4. #3
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    I highly doubt that thousands of students were in peril for an hour while this guy helped two fallen officers.

    He's a hero in my book.

  5. #4
    Quote Originally Posted by MCMXI View Post
    I highly doubt that thousands of students were in peril for an hour while this guy helped two fallen officers.

    He's a hero in my book.
    are you referring to the thousands of legally disarmed college students and professors who due to not being able to exercise their second amendment rights place all of their safety needs in the hands of a guy who bailed without permission or notification? Or are we talking about a different group of thousands?

  6. #5
    He deserted his post! That is the issue!

    -Doc

  7. Running to assist is not abandoning your post.

  8. #7
    If you leave your post for any reason without authority/orders/policy, you HAVE abandoned your post!

    He violated his departments rules.

    Whats so hard about this concept?

    -Doc

  9. I'm pretty sure it's "policy"to assist other officers in distress. See, there's nothing difficult about this.

  10. #9
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    Quote Originally Posted by Bighouse Doc View Post
    If you leave your post for any reason without authority/orders/policy, you HAVE abandoned your post!

    He violated his departments rules.

    Whats so hard about this concept?

    -Doc
    So, if a Marine is standing guard, and a firefight erupts outside the gate, and a brother Marine goes down, is it dereliction of duty if said Marine leaves his guard post to assist? I highly doubt it. In fact, he(she) would probably be awarded for such activities.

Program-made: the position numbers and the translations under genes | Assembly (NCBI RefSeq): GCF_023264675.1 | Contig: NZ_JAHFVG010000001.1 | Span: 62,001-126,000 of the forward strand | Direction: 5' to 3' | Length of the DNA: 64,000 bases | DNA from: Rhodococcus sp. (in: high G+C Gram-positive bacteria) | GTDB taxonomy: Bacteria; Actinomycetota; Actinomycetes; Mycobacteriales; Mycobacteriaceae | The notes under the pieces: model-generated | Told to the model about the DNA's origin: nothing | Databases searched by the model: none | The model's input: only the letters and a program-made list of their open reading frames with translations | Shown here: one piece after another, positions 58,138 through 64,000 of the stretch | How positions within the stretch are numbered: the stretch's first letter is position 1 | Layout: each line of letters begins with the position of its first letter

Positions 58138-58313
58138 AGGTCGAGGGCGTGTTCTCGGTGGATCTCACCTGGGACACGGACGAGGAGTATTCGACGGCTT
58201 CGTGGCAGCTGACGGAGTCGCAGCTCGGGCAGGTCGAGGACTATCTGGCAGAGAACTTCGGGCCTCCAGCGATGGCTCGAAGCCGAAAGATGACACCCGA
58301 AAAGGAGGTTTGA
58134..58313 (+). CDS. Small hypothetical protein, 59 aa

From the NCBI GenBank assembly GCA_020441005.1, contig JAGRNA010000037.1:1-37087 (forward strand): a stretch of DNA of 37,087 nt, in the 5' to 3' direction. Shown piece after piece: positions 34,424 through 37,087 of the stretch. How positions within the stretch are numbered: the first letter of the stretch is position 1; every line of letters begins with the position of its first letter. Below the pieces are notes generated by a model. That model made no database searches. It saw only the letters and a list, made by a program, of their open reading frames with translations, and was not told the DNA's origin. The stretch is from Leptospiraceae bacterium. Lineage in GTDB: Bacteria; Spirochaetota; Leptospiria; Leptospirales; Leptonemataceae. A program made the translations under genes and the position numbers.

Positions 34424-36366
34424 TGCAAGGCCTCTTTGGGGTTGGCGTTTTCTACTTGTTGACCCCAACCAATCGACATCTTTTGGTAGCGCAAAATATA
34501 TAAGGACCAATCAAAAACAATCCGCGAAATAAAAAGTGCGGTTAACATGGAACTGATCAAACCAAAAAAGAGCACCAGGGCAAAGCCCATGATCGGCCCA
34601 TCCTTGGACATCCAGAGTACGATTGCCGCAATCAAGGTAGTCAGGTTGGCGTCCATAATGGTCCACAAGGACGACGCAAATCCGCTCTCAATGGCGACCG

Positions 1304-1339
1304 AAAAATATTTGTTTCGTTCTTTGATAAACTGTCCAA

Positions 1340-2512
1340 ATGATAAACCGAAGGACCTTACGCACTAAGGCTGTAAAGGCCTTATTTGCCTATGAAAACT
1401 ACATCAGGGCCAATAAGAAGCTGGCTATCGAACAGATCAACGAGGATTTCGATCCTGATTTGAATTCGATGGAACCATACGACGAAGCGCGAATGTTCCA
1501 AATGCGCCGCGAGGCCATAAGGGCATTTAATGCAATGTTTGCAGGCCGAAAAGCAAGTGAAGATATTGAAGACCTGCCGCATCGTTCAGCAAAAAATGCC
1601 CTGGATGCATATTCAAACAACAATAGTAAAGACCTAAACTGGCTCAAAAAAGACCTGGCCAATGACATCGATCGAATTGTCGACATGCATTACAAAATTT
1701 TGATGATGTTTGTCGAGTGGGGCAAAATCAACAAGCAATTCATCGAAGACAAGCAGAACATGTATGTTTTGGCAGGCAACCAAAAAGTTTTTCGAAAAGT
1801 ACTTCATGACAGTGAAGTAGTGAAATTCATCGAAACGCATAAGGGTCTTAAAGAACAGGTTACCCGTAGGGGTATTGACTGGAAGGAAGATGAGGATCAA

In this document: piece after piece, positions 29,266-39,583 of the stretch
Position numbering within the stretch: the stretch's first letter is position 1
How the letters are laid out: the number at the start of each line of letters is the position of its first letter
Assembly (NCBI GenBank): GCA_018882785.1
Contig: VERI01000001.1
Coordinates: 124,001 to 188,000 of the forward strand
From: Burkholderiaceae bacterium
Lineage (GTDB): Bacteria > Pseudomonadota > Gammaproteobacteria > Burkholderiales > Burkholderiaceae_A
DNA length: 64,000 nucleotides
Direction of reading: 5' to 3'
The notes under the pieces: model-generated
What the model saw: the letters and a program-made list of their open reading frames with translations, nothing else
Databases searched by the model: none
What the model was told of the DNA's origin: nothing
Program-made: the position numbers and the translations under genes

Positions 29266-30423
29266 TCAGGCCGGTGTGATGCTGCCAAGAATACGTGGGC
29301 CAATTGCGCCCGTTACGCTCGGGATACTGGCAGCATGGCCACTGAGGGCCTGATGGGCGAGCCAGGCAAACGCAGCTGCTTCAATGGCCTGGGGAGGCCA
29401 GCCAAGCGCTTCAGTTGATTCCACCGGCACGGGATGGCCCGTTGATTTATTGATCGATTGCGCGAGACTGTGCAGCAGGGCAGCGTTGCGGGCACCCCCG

Definition:
    has willfully refused to perform his duties (or follow a given order) or has incapacitated himself in such a way that he cannot perform his duties

    Yeah, he left the "dangerous" confines of the campus, but it wasn't to get a hot dog. It was to possibly save the lives of two fellow officers. The University went beyond what should have been done.

    That's my opinion. Yours might vary...

  11. #10
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    Quote Originally Posted by scottbland247 View Post
    are you referring to the thousands of legally disarmed college students and professors who due to not being able to exercise their second amendment rights place all of their safety needs in the hands of a guy who bailed without permission or notification? Or are we talking about a different group of thousands?
    While I support carry on campus, or anywhere for that matter, do you honestly believe that the students were in greater danger with him gone than if he were there? How many times have the cops been around when you truly needed them?

    If a woman was getting raped, she'd be getting raped whether he was there or not. As I stated above, he wasn't out getting a hot dog. He was aiding two officers who were shot in the line of duty.

    My opinion won't change. He did the right thing.

    You're welcome to your own opinion and conclusion.